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Accounting for uncertainty in health economic decision models by using model averaging

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  • Christopher H. Jackson
  • Simon G. Thompson
  • Linda D. Sharples
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    Abstract

    Health economic decision models are subject to considerable uncertainty, much of which arises from choices between several plausible model structures, e.g. choices of covariates in a regression model. Such structural uncertainty is rarely accounted for formally in decision models but can be addressed by model averaging. We discuss the most common methods of averaging models and the principles underlying them. We apply them to a comparison of two surgical techniques for repairing abdominal aortic aneurysms. In model averaging, competing models are usually either weighted by using an asymptotically consistent model assessment criterion, such as the Bayesian information criterion, or a measure of predictive ability, such as Akaike's information criterion. We argue that the predictive approach is more suitable when modelling the complex underlying processes of interest in health economics, such as individual disease progression and response to treatment. Copyright (c) 2009 Royal Statistical Society.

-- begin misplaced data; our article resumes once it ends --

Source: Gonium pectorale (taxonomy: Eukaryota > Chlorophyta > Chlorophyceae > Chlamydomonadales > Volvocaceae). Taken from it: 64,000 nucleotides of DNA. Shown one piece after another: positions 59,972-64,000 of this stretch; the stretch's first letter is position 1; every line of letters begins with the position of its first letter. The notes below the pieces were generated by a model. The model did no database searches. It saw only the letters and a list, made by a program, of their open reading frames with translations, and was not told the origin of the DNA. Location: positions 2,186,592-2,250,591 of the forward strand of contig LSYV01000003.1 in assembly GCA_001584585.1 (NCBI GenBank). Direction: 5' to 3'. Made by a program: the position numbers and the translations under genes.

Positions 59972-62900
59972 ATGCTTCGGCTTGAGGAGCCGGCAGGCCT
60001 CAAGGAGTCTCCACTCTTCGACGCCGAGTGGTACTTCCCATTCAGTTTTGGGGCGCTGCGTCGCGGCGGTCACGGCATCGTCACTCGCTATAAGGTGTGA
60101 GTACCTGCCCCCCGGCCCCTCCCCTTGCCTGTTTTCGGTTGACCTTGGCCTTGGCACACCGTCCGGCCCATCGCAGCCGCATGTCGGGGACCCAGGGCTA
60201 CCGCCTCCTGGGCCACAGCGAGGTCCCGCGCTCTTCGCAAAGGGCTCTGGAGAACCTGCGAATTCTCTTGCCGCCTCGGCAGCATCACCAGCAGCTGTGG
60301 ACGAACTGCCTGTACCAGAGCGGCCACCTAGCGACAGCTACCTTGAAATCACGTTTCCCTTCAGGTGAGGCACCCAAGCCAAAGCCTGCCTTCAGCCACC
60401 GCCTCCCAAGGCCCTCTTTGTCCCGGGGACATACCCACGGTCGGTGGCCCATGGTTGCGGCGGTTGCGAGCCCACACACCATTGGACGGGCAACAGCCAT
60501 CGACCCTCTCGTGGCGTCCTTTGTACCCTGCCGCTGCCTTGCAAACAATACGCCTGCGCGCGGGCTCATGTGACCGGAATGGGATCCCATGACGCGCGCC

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    Bibliographic Info

    Article provided by Royal Statistical Society in its journal Journal of the Royal Statistical Society: Series A (Statistics in Society).

    Volume (Year): 172 (2009)
    Issue (Month): 2 ()
    Pages: 383-404

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    Handle: RePEc:bla:jorssa:v:172:y:2009:i:2:p:383-404

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    Cited by:
    1. Vanina Forget, 2012. "Doing well and doing good: a multi-dimensional puzzle," Working Papers hal-00672037, HAL.

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